One Monday a month every theater in the country…from the Shuberts and Nederlanders, to Seattle Rep to South Coast Rep, from Florida Rep to the Portland Stage Company, all the way to the second best dinner theater in Pocatello, Idaho … one Monday a month every theater in this country should give twelve minutes on their stage to any playwright who signs up.
The twelve minutes may be a rehearsed scene. The playwright may simply sit on a chair and read from a script. It might be possible to have a pool of actors on hand to cold read. No sets are allowed, nothing but work lights should be used, and the twelve minutes includes any introduction or setting of scene. There is no talk back afterwards only “thank you” and “next” or if the occasion demands, “your time is up.”
Plays are not meant to be read. Plays are meant to be heard. If not heard their value can never be rightly judged. Plays are notes of music for body, voice, mind and being, and if not heard the music remains only notes on a page. Could you judge Chopin or Saint-Saens from a sheet of paper blackened with bar notes and musical notations? No, you could not.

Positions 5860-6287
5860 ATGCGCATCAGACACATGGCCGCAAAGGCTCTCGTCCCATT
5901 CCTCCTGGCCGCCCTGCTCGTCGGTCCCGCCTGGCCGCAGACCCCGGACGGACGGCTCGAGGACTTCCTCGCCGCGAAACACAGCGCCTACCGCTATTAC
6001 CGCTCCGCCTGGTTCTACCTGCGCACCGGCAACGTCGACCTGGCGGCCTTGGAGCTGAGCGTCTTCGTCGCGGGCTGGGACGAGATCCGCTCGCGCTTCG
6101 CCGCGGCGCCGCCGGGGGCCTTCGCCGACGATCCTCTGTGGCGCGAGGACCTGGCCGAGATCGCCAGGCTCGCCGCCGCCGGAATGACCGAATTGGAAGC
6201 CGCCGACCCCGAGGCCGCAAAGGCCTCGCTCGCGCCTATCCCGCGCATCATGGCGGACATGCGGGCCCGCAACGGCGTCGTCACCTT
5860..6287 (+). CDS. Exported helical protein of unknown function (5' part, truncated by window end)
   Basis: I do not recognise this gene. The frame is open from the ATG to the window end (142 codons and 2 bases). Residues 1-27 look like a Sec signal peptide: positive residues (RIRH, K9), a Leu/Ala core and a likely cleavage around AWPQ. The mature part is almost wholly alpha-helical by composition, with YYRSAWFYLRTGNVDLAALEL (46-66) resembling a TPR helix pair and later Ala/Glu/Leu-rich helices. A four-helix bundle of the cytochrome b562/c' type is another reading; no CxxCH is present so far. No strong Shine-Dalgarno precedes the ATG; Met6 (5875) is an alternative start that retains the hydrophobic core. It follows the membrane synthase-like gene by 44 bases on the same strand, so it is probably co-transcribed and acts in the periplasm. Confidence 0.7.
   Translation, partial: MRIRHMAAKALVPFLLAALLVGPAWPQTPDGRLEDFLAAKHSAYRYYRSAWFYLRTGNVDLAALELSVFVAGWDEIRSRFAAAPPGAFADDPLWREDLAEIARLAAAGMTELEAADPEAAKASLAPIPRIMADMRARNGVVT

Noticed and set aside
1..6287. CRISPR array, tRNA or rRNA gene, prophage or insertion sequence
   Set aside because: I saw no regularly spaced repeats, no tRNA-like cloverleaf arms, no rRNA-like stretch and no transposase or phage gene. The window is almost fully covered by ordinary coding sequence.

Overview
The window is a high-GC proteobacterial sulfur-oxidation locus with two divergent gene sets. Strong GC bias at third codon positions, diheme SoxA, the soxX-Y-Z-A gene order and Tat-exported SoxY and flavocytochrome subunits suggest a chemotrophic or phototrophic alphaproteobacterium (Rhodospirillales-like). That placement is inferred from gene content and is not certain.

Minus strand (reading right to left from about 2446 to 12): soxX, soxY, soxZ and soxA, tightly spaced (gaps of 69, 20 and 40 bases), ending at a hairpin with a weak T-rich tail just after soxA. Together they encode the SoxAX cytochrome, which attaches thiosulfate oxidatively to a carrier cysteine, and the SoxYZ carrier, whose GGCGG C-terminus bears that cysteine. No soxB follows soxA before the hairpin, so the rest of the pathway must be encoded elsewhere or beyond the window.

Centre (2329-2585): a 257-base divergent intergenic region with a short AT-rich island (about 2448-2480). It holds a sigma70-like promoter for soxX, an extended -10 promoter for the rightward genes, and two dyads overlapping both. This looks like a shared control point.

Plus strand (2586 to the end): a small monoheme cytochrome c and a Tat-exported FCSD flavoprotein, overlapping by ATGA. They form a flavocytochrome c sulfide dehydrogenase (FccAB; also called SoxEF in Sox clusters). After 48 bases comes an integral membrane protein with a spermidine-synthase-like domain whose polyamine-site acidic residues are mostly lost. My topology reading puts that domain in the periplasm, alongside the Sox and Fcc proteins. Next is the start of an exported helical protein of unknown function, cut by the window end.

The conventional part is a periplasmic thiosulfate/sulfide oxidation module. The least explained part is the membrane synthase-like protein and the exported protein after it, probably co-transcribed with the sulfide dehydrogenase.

Two examples from my own life: when young I tried Waiting for Godot three times and never got beyond page 15. “I don’t get it,” is all I could think. “What am I missing? Am I stupid or they stupid?” Then I saw a production at the Los Angeles Actors’ Theater with Donald Moffat, Dana Elcar and Ralph Waite. Ten minutes into that show I knew it was a great play, knew why it was a great play, and was utterly captivated. But on the page I saw nothing at all, which is not the same nothing Mister Beckett intended.
I had no idea why Hamlet was a great play until one afternoon at The Public Theater Kevin Kline showed me why it is a great play. But from the page I had no clue. Even its greatest words were as blank to me as an ocean. Without the resonance of a human voice plays can not be fairly judged.
There are multiple benefits to what is proposed above. It would cost almost nothing, it brings new people and energy to your theater, and most importantly you are going to find new plays and playwrights. All of us have sat through bad plays where two hours is an unhappy taste of eternity. But anyone can survive twelve minutes. The major houses might develop rules such as one time slot per five years, or after x number of appearances one has to be invited back in order to appear again. Major houses should at least have a literary manager present for all such Mondays.
I put forth this modest proposal of One Monday a Month and hope to see it happen in my lifetime.